One week out of every month is a dedicated research week where residents are given the opportunity to develop their research projects over the three years. Clinics close the end of June, allowing for additional time to gather and analyze research data. Time is also allotted throughout the year for various orthodontic meetings, speakers and continuing education seminars.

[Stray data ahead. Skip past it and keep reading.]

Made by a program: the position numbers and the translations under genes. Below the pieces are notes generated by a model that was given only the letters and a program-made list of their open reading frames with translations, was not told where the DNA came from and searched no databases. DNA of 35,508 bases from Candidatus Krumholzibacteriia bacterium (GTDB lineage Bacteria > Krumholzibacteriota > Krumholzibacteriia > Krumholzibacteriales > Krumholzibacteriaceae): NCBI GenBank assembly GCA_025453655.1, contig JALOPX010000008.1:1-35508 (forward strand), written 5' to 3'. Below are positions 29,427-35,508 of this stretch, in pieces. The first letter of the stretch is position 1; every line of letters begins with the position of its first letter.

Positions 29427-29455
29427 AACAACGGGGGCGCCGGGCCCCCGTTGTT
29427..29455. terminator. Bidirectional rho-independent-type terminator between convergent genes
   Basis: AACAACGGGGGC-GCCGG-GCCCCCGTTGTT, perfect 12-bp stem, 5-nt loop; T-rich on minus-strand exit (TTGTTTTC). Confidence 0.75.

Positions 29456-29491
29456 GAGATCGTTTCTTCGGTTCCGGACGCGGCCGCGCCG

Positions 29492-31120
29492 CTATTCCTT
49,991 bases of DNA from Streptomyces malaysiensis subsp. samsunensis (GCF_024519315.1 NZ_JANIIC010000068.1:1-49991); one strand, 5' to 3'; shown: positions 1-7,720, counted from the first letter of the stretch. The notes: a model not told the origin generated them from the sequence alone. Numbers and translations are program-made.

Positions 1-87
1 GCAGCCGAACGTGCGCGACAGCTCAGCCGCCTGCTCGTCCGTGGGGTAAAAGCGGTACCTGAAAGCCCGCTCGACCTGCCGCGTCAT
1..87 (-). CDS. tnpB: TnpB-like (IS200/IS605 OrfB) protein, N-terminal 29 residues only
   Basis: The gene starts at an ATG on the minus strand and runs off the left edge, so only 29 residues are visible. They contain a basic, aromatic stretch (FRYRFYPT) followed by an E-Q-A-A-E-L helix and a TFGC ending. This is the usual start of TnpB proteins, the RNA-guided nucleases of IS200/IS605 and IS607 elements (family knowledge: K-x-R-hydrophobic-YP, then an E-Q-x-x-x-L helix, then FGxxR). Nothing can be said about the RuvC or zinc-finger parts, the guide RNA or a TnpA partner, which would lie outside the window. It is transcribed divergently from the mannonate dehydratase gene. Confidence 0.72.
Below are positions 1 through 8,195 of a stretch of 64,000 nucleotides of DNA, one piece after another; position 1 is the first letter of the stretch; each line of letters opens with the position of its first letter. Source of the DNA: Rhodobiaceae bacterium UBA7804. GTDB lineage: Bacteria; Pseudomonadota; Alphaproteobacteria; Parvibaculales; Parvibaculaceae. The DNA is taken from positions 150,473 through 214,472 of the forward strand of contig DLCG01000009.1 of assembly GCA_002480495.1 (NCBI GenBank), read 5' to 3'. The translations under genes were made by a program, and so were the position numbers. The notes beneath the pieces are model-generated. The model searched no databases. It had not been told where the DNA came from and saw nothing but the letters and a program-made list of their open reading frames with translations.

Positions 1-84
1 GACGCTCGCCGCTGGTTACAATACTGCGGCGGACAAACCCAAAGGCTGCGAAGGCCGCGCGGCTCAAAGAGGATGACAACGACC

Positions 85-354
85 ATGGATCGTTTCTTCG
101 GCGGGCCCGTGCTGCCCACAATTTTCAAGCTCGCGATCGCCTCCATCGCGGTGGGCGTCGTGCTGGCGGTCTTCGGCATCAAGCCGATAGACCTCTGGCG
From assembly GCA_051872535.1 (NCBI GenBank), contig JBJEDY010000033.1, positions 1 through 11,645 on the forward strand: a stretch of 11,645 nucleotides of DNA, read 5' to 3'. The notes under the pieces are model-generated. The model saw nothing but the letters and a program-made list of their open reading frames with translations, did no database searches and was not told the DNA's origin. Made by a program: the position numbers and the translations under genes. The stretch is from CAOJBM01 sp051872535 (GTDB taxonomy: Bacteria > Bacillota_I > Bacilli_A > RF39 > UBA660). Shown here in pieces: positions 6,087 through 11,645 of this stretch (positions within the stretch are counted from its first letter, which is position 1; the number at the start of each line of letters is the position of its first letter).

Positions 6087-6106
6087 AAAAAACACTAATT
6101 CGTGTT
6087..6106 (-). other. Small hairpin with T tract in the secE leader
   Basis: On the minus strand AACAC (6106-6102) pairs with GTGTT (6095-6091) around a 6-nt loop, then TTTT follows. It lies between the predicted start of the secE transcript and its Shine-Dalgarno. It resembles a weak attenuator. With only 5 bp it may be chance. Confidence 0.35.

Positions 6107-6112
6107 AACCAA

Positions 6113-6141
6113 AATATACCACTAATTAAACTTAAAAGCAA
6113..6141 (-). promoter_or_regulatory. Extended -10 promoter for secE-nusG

Clinical sessions occur on a weekly or bi-weekly schedule, under the watchful eye of numerous full and part-time staff. A variety of appliances and bracket systems are utilized providing for a broad clinical experience subscribing to no one particular treatment philosophy by picking and choosing from the strength’s of each system. Self-ligating bracket systems and functional appliance therapy have traditionally been promoted at the University of Toronto. Clinics are dedicated to early treatment, traditional adolescent therapy, adult orthodontics and a comprehensive approach to orthognathic surgical cases in close cooperation with the oral and maxillofacial surgery residents. Many of the clinics also incorporate a seminar series designed to further the residents’ knowledge in a particular are of orthodontics.